Just remember that this kind of service will only work on systems that don’t have a centralized server that holds chats. If you are using Facebook Messenger or Skype, Mark Zuckerberg and Bill Gates will still be able to laugh at your memes, if they want to.
Mobile Device VPN
For most people, especially younger ones, their mobile device is their main communication tool and often their daily driver when it comes to computing.
Because we usually have all of our private information, including our banking data, on our smartphones, we need to have a reliable VPN app that will protect these devices.
In the last few years, cybercriminals have managed to figure out the patterns on where we use our devices. This includes public places like bars and restaurants but also places that you wouldn’t think of, like public toilets and food trucks.
Finally, protecting our privacy when we are away from home and our primary cybersecurity system will ensure that we don’t infect other devices when we return.
Smartphone WiFi VPN Apps
As your public WiFi security heavily depends on the quality of the VPN you are using, there are several features that you should look for in your mobile VPN.
First of all, it should be a premium VPN that is specialized in cybersecurity. Using a free VPN is a huge gamble, especially in the wake of several free VPNs owned by large corporations having leaks.
Second, it should have a military-grade encryption capability. These encryptions make WPA2 codes on the router look simple.
Finally, a good VPN should have a kill-switch that will disable your internet when you are not using a VPN, ensuring that you don’t expose your device by accident.
Making a Safe WiFi Hotspot
If you want to create a safe wireless network, either for your customers or your family members and guests, there is no better way than having a VPN WiFi router.
Even premium VPN providers like Le VPN will only give you licenses for five devices, but if you install one router, you will be able to connect your entire business or the whole household including all IoT devices.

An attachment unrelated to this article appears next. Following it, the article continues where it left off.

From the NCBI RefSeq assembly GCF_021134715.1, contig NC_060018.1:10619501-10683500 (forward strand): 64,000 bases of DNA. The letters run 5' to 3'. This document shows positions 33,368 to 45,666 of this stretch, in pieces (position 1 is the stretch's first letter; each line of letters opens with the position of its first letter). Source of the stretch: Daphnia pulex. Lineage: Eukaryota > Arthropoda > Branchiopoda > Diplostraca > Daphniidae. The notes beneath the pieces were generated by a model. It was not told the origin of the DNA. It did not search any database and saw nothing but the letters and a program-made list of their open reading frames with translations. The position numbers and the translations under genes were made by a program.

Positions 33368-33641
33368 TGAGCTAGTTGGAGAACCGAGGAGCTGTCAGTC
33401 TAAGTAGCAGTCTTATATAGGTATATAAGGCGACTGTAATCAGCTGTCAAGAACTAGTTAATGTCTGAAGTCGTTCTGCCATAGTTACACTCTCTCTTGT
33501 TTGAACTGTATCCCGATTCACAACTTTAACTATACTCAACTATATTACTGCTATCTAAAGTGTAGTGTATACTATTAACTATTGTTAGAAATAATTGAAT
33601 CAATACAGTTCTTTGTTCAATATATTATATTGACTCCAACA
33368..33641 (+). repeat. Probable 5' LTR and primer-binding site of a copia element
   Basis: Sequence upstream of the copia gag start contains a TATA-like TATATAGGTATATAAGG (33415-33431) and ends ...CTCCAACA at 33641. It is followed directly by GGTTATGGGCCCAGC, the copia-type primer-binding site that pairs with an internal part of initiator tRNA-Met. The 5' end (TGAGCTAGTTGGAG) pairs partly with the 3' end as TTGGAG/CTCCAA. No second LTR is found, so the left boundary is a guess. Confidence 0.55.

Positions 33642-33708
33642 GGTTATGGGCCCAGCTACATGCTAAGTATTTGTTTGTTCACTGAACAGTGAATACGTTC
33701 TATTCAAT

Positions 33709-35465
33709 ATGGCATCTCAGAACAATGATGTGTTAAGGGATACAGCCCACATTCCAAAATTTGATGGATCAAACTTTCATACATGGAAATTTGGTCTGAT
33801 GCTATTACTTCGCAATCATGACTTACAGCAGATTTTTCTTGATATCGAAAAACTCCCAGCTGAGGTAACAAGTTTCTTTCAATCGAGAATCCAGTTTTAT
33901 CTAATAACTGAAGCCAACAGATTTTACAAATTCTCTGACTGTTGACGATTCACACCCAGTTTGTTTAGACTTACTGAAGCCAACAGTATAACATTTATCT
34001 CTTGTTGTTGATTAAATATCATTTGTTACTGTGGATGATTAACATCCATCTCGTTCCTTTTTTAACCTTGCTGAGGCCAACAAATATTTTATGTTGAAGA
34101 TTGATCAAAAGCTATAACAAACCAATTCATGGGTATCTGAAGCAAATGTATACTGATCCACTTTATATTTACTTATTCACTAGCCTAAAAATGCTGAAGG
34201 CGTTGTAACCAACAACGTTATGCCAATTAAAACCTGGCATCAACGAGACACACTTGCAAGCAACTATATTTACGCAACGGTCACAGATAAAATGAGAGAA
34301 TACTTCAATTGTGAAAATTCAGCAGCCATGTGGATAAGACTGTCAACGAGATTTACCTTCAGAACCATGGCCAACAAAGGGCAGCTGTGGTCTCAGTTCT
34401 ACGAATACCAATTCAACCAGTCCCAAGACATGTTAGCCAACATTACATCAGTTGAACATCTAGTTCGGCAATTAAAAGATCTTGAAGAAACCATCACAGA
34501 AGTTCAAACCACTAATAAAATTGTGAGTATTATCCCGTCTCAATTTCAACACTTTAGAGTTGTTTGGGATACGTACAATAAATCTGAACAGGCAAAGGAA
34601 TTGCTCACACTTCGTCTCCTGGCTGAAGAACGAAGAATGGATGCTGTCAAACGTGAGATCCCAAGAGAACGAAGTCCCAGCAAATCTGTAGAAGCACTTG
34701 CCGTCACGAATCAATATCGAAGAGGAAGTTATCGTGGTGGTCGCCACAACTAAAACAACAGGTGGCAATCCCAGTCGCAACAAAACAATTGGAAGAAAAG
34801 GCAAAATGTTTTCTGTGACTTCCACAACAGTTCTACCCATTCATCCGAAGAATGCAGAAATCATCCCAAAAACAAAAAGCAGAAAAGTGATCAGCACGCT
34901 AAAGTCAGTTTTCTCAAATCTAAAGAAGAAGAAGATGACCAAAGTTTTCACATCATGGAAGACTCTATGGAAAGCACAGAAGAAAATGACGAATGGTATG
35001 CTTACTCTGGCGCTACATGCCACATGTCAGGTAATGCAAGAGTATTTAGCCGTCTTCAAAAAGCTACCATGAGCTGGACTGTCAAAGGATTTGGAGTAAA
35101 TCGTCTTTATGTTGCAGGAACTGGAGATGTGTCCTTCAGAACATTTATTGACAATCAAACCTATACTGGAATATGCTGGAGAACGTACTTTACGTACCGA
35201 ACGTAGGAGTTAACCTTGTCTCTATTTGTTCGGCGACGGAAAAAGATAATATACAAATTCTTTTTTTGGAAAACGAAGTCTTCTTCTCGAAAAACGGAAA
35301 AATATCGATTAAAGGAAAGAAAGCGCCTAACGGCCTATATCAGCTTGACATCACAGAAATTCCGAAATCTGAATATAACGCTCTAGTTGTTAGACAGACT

This way, you will reinsure your peers that you are not providing them with an unsecure Wi Fi. You can even ask them to use the ‘’Test My VPN’’ option and see that they have moved to another country.
There are significant business advantages in covering all of the inside connections with a VPN, either through a company server that is connected in this way, or a VPN router making a secure wireless network.
The primary advantage is your cybersecurity and the safety of your professional data any company secrets, as well as personal data, both you and your employees bring to work.
Additionally, by using a VPN, you can gain other advantages of a VPN, such as access to content from another country. Often public data is only accessible for persons with that countries IP address, which you would have using this method.
Finally, the safety and wellbeing of your employees should not be disregarded. While it is probable that increased security would improve productivity, having a perk of public WiFi security at work is not a bad thing on its own.
Public WiFi security will always be tricky due to the amount of traffic that those routers receive.
While you know that they are bait, that doesn’t mean that you mustn’t ever take it, but with some precautions.
If you are using the service from Le VPN, you will have a reliable VPN service on all of your devices, both mobile and grounded. With their encryption will be secure at all public places, provided that you don’t give your private information directly and willingly.
Finally, if you are a business owner or just a good host, you can provide public WiFi security for your guests and patrons and arguably improve your service by doing so.